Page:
Do I use magnum primers with HP38/W231? Rarely, if ever but I know why some data recommends it.

Especially in rifle loads, I use magnum primers more often than not now. Even though I use a lot of extruded like IMR4064, 4350, 4831, I like W760/H414, W748, H335, Accurate 2520 etc, and it's easier to keep one type primer on hand. I still test accuracy using test both standard and magnum, if there's little to no difference I generally use the magnum large rifle to work up my loads.
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Old 09-19-2021, 11:31 AM
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Quote:
Originally Posted by gsfxst View Post
I have a new can of Winchester 231.I would like to us it for 357.mag. some of the loads call for magnum small pistol primers. I don't have any mag primers .is there a danger in using standard primers.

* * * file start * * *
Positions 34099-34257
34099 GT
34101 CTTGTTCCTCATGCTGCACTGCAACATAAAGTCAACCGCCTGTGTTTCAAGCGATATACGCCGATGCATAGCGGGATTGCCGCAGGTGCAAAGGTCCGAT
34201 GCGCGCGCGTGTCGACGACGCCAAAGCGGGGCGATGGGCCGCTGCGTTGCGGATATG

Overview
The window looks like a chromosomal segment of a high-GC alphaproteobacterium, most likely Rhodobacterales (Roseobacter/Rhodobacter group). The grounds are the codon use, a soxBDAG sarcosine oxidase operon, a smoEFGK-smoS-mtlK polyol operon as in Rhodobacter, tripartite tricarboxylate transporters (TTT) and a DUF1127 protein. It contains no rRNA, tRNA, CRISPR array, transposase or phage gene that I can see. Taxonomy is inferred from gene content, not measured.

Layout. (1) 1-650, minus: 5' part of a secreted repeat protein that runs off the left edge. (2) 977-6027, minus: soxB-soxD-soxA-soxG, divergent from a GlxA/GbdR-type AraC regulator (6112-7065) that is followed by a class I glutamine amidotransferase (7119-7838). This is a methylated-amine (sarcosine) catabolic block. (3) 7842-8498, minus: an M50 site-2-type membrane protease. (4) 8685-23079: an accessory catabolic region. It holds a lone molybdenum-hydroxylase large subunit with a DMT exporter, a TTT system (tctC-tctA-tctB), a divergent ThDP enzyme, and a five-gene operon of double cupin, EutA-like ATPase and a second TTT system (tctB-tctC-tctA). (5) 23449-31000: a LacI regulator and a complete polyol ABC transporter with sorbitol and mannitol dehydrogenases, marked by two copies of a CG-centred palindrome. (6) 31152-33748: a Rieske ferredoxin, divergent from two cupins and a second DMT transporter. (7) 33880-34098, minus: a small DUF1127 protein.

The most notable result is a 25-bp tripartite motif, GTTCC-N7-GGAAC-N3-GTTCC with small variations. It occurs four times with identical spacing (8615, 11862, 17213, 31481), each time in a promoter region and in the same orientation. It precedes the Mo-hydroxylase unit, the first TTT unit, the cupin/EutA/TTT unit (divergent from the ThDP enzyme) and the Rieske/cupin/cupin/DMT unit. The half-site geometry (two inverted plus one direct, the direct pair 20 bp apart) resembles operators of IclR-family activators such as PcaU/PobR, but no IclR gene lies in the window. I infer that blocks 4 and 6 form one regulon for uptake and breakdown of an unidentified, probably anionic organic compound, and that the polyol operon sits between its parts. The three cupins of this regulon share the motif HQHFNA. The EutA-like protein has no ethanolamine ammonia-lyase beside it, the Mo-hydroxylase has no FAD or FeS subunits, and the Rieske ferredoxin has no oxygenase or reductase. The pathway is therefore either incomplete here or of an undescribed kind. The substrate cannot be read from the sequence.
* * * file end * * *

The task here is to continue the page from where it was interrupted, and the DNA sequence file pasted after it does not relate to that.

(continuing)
There is a lot of information out there regarding the use of small rifle primers in place of small pistol magnums. For CCI at least, the two appear to be the same product in a different package.

This is not a recommendation, just a possible avenue to research.
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Old 09-19-2021, 12:09 PM
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This video is well worth watching if considering interchanging primers when reloading. Facts over opinion is the only way to go.

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Old 09-19-2021, 11:23 PM
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Quote:
Originally Posted by glowe View Post
This video is well worth watching if considering interchanging primers when reloading. Facts over opinion is the only way to go.
Absolutely, and to further put a point on it, CCI has a BYOP (bring your own primers) program where you supply the primers and they make factory reloads for you. They will load your ammo with SPP, SMP, or SRP primers for you - whatever you have to give them.
That means they are accepting the liability of loading ammo with the "wrong" primers. Think they'd do that if there was ANY appreciable difference? Obviously the answer is a big NO WAY.